How Birds Eye's pea growers are leading an agri-eco ambition in the Humber hinterlands

A landmark farm-based project that could help return atmospheric CO2 to pre-industrial levels has been launched in East Yorkshire.

As well as having the potential to counter the effects of climate change, the Sustainable Landscapes Humber Project could also drastically reduce flooding and improve soil health.

A collaboration between Birds Eye, Yorkshire Water and supply chain consultancy Future Food Solutions, research expertise is being provided by the University of Hull, with support from Teesside University.

At its core are more than 40 farmers from across East Yorkshire and North Lincolnshire, who grow peas for the frozen food giant - with processing in Hull.

The project involves growing specific cover crops - described as pop-up rainforests - in the window between harvesting and sowing their next peas.

It is made up of a diverse range of species chosen for their ability to capture huge amounts of CO2.

Trials funded by Yorkshire Water and facilitated by the UK Birds Eye Agricultural Team show they can increase soil organic matter by up to 40 tonnes per hectare, which can sequester over four tonnes of atmospheric carbon per year.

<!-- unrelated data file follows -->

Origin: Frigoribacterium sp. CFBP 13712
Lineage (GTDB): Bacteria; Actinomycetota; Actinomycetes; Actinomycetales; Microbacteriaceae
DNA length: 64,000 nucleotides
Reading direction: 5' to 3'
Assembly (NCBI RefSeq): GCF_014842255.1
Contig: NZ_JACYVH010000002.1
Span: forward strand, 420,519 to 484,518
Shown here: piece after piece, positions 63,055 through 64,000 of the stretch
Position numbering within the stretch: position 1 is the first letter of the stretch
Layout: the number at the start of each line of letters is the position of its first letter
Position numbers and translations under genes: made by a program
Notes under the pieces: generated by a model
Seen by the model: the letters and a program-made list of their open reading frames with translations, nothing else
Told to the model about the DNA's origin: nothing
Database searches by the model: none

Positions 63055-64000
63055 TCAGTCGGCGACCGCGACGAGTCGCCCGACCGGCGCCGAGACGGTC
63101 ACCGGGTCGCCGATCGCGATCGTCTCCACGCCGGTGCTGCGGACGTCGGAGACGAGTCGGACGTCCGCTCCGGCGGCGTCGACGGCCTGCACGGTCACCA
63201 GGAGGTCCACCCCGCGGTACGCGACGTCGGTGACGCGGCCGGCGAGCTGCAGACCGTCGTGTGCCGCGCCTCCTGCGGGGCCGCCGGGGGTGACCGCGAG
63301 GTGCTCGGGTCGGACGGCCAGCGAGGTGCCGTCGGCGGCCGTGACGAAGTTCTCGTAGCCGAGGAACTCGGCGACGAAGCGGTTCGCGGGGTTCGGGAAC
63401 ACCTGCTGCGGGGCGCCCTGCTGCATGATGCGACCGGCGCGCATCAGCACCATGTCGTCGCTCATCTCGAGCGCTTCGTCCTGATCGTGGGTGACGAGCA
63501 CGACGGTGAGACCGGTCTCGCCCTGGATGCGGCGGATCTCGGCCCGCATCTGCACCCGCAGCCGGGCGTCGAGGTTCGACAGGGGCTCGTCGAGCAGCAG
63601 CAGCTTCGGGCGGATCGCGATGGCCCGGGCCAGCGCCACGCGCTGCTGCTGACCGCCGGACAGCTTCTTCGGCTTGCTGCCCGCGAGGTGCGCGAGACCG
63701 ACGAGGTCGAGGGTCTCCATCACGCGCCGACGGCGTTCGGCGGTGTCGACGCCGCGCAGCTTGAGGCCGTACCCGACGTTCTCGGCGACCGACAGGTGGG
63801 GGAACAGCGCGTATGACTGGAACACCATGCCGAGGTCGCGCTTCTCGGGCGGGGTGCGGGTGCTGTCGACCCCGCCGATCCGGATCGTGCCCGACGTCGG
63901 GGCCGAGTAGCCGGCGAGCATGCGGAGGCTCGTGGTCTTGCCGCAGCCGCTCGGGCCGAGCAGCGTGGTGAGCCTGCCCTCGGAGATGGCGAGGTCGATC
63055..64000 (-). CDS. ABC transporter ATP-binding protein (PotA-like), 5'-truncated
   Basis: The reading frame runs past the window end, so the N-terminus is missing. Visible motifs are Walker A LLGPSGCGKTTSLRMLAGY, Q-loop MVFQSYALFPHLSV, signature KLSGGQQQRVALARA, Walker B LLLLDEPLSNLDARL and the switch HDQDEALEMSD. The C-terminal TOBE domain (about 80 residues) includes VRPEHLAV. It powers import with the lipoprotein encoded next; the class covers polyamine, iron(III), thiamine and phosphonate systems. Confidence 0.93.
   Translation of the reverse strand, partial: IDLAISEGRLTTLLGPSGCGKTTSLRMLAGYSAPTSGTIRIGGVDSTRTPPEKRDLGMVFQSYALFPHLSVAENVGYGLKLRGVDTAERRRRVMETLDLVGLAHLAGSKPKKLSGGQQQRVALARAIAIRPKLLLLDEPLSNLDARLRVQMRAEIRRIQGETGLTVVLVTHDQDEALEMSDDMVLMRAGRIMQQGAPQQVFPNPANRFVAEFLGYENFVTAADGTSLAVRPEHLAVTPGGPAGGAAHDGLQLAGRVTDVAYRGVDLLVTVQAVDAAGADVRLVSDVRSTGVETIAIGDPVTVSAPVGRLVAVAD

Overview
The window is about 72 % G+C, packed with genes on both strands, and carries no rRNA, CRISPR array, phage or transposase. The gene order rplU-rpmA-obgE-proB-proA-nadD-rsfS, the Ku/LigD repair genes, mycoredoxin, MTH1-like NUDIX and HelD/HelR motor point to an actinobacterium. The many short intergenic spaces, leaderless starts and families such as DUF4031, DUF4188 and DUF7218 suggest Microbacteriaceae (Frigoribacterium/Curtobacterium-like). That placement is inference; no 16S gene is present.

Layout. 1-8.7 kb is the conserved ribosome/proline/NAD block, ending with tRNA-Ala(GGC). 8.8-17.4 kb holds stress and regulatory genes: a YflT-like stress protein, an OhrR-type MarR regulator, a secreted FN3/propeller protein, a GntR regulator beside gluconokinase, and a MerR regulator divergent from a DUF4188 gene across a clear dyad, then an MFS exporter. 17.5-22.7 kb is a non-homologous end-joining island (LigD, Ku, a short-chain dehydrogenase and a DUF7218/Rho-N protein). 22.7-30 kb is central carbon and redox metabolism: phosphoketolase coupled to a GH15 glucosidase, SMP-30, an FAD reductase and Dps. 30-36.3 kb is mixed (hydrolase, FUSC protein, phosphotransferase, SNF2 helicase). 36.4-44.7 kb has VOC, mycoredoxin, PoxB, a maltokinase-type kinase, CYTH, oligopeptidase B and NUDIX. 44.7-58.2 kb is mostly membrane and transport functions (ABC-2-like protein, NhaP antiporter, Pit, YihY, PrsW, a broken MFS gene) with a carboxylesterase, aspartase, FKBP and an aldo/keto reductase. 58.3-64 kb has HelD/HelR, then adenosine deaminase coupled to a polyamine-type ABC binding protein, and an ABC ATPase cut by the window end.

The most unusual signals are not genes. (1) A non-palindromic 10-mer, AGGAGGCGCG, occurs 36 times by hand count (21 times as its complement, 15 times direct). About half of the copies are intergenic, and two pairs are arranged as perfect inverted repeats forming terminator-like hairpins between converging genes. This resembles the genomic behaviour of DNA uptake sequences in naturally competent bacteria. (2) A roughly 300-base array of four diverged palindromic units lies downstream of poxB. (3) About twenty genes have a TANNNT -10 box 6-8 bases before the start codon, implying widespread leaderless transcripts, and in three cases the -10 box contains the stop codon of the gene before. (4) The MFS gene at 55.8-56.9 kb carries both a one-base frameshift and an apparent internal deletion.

Andrew Walker, asset strategy manager for Yorkshire Water, said: “Growing cover crops to increase soil organic matter is one of the most effective ways of combatting the major environmental issues we face today.

“In just seven weeks, they generate enough carbon-sequestering organic material to make a significant dent in atmospheric CO2.

“If grown on a global scale, arable farming could become the first sector of the economy to be net carbon zero.”

The project could also play a role in easing problematic flood issues around Hull. Yorkshire Water is a core partner in the Living With Water partnership in the city, with areas sitting below the high tide line.

Mr Walker said: “Research shows that achieving just a 1 per cent increase in soil organic matter would enable agricultural land to store an extra 200,000 litres of water per hectare.

Source: Business Live